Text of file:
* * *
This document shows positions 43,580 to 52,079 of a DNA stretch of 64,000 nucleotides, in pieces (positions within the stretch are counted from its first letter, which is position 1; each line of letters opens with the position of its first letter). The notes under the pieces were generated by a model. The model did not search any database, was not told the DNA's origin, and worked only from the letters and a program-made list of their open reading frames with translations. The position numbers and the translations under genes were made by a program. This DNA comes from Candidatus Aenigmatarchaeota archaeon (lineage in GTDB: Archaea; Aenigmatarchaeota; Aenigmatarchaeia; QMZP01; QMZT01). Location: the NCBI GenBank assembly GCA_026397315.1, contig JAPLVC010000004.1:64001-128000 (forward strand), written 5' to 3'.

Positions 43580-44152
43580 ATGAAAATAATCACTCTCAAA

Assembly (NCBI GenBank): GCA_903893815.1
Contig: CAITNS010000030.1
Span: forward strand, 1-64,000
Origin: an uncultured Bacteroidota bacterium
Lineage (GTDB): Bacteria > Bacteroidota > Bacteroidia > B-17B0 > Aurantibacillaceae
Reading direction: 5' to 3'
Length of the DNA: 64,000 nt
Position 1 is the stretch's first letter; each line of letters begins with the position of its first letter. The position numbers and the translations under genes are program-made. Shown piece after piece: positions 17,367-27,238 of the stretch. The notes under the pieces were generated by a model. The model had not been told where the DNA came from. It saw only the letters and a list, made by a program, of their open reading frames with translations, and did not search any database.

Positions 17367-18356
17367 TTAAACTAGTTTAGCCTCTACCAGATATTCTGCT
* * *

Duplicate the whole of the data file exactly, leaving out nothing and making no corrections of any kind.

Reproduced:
This document shows positions 43,580 to 52,079 of a DNA stretch of 64,000 nucleotides, in pieces (positions within the stretch are counted from its first letter, which is position 1; each line of letters opens with the position of its first letter). The notes under the pieces were generated by a model. The model did not search any database, was not told the DNA's origin, and worked only from the letters and a program-made list of their open reading frames with translations. The position numbers and the translations under genes were made by a program. This DNA comes from Candidatus Aenigmatarchaeota archaeon (lineage in GTDB: Archaea; Aenigmatarchaeota; Aenigmatarchaeia; QMZP01; QMZT01). Location: the NCBI GenBank assembly GCA_026397315.1, contig JAPLVC010000004.1:64001-128000 (forward strand), written 5' to 3'.

Positions 43580-44152
43580 ATGAAAATAATCACTCTCAAA

Assembly (NCBI GenBank): GCA_903893815.1
Contig: CAITNS010000030.1
Span: forward strand, 1-64,000
Origin: an uncultured Bacteroidota bacterium
Lineage (GTDB): Bacteria > Bacteroidota > Bacteroidia > B-17B0 > Aurantibacillaceae
Reading direction: 5' to 3'
Length of the DNA: 64,000 nt
Position 1 is the stretch's first letter; each line of letters begins with the position of its first letter. The position numbers and the translations under genes are program-made. Shown piece after piece: positions 17,367-27,238 of the stretch. The notes under the pieces were generated by a model. The model had not been told where the DNA came from. It saw only the letters and a list, made by a program, of their open reading frames with translations, and did not search any database.

Positions 17367-18356
17367 TTAAACTAGTTTAGCCTCTACCAGATATTCTGCT